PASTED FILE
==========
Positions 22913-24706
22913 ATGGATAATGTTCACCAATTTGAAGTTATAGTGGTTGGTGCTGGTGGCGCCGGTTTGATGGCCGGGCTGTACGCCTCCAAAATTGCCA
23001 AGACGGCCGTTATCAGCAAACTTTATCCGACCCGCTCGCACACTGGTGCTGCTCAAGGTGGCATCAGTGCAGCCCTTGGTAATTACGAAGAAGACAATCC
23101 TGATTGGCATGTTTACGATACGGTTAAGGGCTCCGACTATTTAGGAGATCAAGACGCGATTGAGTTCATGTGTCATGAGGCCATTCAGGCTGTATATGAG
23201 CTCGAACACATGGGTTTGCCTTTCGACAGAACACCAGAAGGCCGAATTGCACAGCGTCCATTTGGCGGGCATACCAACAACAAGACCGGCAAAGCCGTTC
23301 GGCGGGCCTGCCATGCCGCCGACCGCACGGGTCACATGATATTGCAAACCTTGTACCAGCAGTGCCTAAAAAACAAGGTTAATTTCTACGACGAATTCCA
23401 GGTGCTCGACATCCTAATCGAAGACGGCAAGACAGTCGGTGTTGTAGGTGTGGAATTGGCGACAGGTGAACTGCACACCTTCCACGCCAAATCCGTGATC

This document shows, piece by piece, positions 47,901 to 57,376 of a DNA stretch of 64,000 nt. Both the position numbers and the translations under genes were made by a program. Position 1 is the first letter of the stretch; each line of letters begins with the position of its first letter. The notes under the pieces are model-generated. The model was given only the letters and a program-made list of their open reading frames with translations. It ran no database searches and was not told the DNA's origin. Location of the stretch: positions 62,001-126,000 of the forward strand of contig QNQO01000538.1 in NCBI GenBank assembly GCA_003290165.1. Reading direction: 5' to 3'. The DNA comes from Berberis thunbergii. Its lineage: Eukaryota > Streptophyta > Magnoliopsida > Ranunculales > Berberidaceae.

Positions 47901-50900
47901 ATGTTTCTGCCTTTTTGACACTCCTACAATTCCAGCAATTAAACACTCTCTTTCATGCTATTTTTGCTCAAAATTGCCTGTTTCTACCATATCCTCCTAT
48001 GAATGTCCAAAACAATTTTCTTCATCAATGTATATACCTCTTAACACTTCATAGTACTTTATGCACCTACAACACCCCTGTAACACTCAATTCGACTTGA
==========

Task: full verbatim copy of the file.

Positions 22913-24706
22913 ATGGATAATGTTCACCAATTTGAAGTTATAGTGGTTGGTGCTGGTGGCGCCGGTTTGATGGCCGGGCTGTACGCCTCCAAAATTGCCA
23001 AGACGGCCGTTATCAGCAAACTTTATCCGACCCGCTCGCACACTGGTGCTGCTCAAGGTGGCATCAGTGCAGCCCTTGGTAATTACGAAGAAGACAATCC
23101 TGATTGGCATGTTTACGATACGGTTAAGGGCTCCGACTATTTAGGAGATCAAGACGCGATTGAGTTCATGTGTCATGAGGCCATTCAGGCTGTATATGAG
23201 CTCGAACACATGGGTTTGCCTTTCGACAGAACACCAGAAGGCCGAATTGCACAGCGTCCATTTGGCGGGCATACCAACAACAAGACCGGCAAAGCCGTTC
23301 GGCGGGCCTGCCATGCCGCCGACCGCACGGGTCACATGATATTGCAAACCTTGTACCAGCAGTGCCTAAAAAACAAGGTTAATTTCTACGACGAATTCCA
23401 GGTGCTCGACATCCTAATCGAAGACGGCAAGACAGTCGGTGTTGTAGGTGTGGAATTGGCGACAGGTGAACTGCACACCTTCCACGCCAAATCCGTGATC

This document shows, piece by piece, positions 47,901 to 57,376 of a DNA stretch of 64,000 nt. Both the position numbers and the translations under genes were made by a program. Position 1 is the first letter of the stretch; each line of letters begins with the position of its first letter. The notes under the pieces are model-generated. The model was given only the letters and a program-made list of their open reading frames with translations. It ran no database searches and was not told the DNA's origin. Location of the stretch: positions 62,001-126,000 of the forward strand of contig QNQO01000538.1 in NCBI GenBank assembly GCA_003290165.1. Reading direction: 5' to 3'. The DNA comes from Berberis thunbergii. Its lineage: Eukaryota > Streptophyta > Magnoliopsida > Ranunculales > Berberidaceae.

Positions 47901-50900
47901 ATGTTTCTGCCTTTTTGACACTCCTACAATTCCAGCAATTAAACACTCTCTTTCATGCTATTTTTGCTCAAAATTGCCTGTTTCTACCATATCCTCCTAT
48001 GAATGTCCAAAACAATTTTCTTCATCAATGTATATACCTCTTAACACTTCATAGTACTTTATGCACCTACAACACCCCTGTAACACTCAATTCGACTTGA